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PostPosted: Wed Aug 31, 2005 12:38 
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3/9, like I care though, there were far more important questions missed out such as what to do at traffic lights and what to do when there is a que of traffic in your path, bet even the lycra louts would fail it then. ;)

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PostPosted: Wed Aug 31, 2005 13:30 
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suck_my_tailpipe wrote:
Jonsher: what - in your crippling naivety...

well, at the risk of feeding the troll.

(1) for some reason you seem to think that because I ride a bike to work that I can't or don't drive. Bad mistake. Not only do I drive but I have received quite a bit of training some very nice police instructors amongst others.

(2) How would drivers determining their own safe speeds help in any of the situations I've pointed out when the correct course of action for the motorist in two of those situations would be to SLOW DOWN and in the 3rd to do something amazing and THINK.


daveyboy wrote:
such as what to do at traffic lights and what to do when there is a que of traffic in your path, bet even the lycra louts would fail it then

All real cyclists stop at red lights.
Cyclists are also *allowed* to filter through queues of traffic - especially as they're usually faster than said traffic.
How many cars have I seen accelerate to get past me - often quite dangerously - and then have to slam their brakes on because they, bizarrely, haven't noticed the queue of traffic just in front of them. Of course it's me that's holding them up as they cut back in front of me and attempt to run me off the road...


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PostPosted: Wed Aug 31, 2005 14:18 
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johnsher wrote:
How many cars have I seen accelerate to get past me - often quite dangerously - and then have to slam their brakes on because they, bizarrely, haven't noticed the queue of traffic just in front of them. Of course it's me that's holding them up as they cut back in front of me and attempt to run me off the road...


DITTO :(


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PostPosted: Wed Aug 31, 2005 14:44 
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Hmm I got 3 :|
And one of them was for where to plonk yourself when turning right, which I didn't agree with either of the answers, I would have been between the 2 positions!
I really don't fancy cycling on the roads around here anyway. I'm sure there's more fun places to be!

This made me think about advisory cycle lanes (with broken lines), as a driver you are allowed to cross the line. As a cyclist you don't have to ride in the cycle lane. So you can drive in the to the left of the road, in the cycle lane if you want. As a driver you should or must move to the right if driving in the cycle lane in order to go past a bike. In what way is that different to a normal road without all the paint on? There is no difference, right? It's all pointless, isn't it?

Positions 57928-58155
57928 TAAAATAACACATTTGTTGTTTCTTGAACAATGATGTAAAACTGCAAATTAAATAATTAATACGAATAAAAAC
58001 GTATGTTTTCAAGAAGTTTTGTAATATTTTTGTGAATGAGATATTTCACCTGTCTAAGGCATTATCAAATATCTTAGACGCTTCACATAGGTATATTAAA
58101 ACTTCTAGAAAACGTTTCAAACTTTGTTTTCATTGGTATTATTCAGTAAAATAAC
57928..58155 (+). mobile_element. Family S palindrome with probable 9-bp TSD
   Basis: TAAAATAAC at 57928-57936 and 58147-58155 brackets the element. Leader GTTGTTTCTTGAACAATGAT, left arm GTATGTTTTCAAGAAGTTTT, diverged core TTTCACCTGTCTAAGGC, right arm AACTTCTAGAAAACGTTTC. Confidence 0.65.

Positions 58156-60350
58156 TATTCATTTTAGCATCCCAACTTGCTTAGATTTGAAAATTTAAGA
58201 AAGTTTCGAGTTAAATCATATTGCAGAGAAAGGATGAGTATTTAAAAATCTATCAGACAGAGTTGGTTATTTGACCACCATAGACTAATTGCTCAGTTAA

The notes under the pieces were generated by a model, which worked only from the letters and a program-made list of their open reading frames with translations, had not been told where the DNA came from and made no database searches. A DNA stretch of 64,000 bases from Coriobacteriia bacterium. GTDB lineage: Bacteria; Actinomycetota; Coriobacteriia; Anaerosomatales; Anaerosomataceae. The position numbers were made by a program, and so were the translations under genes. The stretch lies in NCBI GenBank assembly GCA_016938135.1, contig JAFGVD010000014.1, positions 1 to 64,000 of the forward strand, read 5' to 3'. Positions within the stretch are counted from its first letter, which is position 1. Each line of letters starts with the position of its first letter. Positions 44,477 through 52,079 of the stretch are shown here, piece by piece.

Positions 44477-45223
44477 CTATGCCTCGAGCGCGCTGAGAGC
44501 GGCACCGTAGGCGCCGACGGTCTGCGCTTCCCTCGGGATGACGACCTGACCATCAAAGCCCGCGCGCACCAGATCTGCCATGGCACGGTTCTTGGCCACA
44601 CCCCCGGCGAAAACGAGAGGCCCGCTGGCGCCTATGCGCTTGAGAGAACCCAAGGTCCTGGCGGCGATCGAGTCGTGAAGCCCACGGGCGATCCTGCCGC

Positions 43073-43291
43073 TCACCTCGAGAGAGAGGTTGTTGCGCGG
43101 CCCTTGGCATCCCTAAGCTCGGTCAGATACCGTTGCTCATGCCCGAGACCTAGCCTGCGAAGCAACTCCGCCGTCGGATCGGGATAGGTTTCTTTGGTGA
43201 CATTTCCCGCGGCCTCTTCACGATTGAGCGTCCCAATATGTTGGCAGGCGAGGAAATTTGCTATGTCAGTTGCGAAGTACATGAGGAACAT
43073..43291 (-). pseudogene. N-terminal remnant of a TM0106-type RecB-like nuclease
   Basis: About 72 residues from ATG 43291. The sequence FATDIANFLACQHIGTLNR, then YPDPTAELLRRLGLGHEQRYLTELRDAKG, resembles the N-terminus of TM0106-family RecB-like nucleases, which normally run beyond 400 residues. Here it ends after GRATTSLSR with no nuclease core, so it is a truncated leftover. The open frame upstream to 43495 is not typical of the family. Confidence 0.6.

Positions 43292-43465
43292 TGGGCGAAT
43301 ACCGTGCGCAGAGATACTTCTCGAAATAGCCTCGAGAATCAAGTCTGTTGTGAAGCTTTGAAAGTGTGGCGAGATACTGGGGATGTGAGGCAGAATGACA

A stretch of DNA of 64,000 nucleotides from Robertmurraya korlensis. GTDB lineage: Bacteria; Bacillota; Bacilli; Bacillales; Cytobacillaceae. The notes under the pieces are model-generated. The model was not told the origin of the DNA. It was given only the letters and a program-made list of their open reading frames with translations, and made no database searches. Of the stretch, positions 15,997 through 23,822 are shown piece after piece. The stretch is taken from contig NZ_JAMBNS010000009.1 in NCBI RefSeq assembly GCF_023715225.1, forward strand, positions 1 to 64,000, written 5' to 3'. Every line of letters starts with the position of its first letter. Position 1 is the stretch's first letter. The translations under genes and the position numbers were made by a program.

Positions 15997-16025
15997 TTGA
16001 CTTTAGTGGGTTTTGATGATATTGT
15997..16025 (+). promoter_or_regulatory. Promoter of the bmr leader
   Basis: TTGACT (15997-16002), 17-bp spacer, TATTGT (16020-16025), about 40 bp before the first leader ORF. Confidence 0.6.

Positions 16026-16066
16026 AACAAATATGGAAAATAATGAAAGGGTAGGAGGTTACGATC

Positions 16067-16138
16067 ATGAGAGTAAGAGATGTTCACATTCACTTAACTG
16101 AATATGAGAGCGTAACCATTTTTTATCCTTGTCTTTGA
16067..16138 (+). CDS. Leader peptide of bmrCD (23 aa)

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PostPosted: Wed Aug 31, 2005 17:05 
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Out of all the bad habits people complain about other people's driving, tailgating, driving on the phone, middle lane iddiots, people who cut corners, the only one I plead guilty too is the acclerating past a cyclist then cutting back in. I know its bad, but I'm so fed up with lycra loutish behaivour with no regard for everyone elses safety, no regard for the highway code, the rules of the road and absolutely zero courtesay for other road users (motorists, pedestrians) etc etc I make it as difficult as possible for these swines whenever I get the opportunity.

I'm sure I'll upset one or two with that comment, but I'm being honest, and giving genuine reasons to why I hate them so much. Hands up I'm probably behaving like an immature child, but from what I see I'm genuinely outraged and appaulled by the behaviour I see from them.

I'm much more courteous and nicer with other "slow" vehicles such horses, farm vehicles and/or similar as they're generally more co-operative, considerate and grateful than a lycra lout.

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PostPosted: Wed Aug 31, 2005 17:13 
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daveyboy wrote:
I make it as difficult as possible for these swines whenever I get the opportunity.

yes, we're not people so no need to worry about the good percentage of us that obey all the road rules. I'm not going to try and talk you out of your obscene behaviour, but I will point out that the only thing that it will eventually lead to is a dead cyclist. Even if you don't manage to kill someone I hope you have comprehensive insurance because bikes don't come cheap - the last person to run me down got a £5000 bill.

If you pay any sort of attention to what's written on here then you'll notice that motorists are just as capable of appalling behaviour - the difference being that they tend to kill people in the process. When was the last time you heard of a cyclist killing someone, let alone 3000 people/year??

I was genuinely under the impression that the sort of person that frequent a place such as this would be a better than average. Obviously in your case I'm sadly mistaken.